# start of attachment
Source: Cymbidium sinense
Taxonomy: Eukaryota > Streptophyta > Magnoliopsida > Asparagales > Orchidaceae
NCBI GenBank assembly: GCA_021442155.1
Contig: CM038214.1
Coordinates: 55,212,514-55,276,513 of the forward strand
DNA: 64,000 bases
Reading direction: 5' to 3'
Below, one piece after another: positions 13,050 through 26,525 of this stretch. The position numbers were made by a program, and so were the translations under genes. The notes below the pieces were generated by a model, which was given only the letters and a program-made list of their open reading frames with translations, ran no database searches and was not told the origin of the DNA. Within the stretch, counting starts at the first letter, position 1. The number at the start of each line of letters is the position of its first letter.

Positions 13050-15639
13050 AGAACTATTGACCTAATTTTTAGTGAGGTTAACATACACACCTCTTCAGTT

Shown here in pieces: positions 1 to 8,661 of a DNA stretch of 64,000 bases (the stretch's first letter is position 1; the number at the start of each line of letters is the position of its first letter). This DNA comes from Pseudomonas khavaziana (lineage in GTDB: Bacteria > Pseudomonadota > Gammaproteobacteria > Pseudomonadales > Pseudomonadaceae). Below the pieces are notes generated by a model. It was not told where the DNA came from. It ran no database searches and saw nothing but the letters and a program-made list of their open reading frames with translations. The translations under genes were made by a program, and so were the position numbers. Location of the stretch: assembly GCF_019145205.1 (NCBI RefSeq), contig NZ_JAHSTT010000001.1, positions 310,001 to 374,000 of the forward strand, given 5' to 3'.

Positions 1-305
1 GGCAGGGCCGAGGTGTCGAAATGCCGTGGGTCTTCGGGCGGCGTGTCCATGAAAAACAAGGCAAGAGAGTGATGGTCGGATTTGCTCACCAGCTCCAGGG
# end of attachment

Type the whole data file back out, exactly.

Source: Cymbidium sinense
Taxonomy: Eukaryota > Streptophyta > Magnoliopsida > Asparagales > Orchidaceae
NCBI GenBank assembly: GCA_021442155.1
Contig: CM038214.1
Coordinates: 55,212,514-55,276,513 of the forward strand
DNA: 64,000 bases
Reading direction: 5' to 3'
Below, one piece after another: positions 13,050 through 26,525 of this stretch. The position numbers were made by a program, and so were the translations under genes. The notes below the pieces were generated by a model, which was given only the letters and a program-made list of their open reading frames with translations, ran no database searches and was not told the origin of the DNA. Within the stretch, counting starts at the first letter, position 1. The number at the start of each line of letters is the position of its first letter.

Positions 13050-15639
13050 AGAACTATTGACCTAATTTTTAGTGAGGTTAACATACACACCTCTTCAGTT

Shown here in pieces: positions 1 to 8,661 of a DNA stretch of 64,000 bases (the stretch's first letter is position 1; the number at the start of each line of letters is the position of its first letter). This DNA comes from Pseudomonas khavaziana (lineage in GTDB: Bacteria > Pseudomonadota > Gammaproteobacteria > Pseudomonadales > Pseudomonadaceae). Below the pieces are notes generated by a model. It was not told where the DNA came from. It ran no database searches and saw nothing but the letters and a program-made list of their open reading frames with translations. The translations under genes were made by a program, and so were the position numbers. Location of the stretch: assembly GCF_019145205.1 (NCBI RefSeq), contig NZ_JAHSTT010000001.1, positions 310,001 to 374,000 of the forward strand, given 5' to 3'.

Positions 1-305
1 GGCAGGGCCGAGGTGTCGAAATGCCGTGGGTCTTCGGGCGGCGTGTCCATGAAAAACAAGGCAAGAGAGTGATGGTCGGATTTGCTCACCAGCTCCAGGG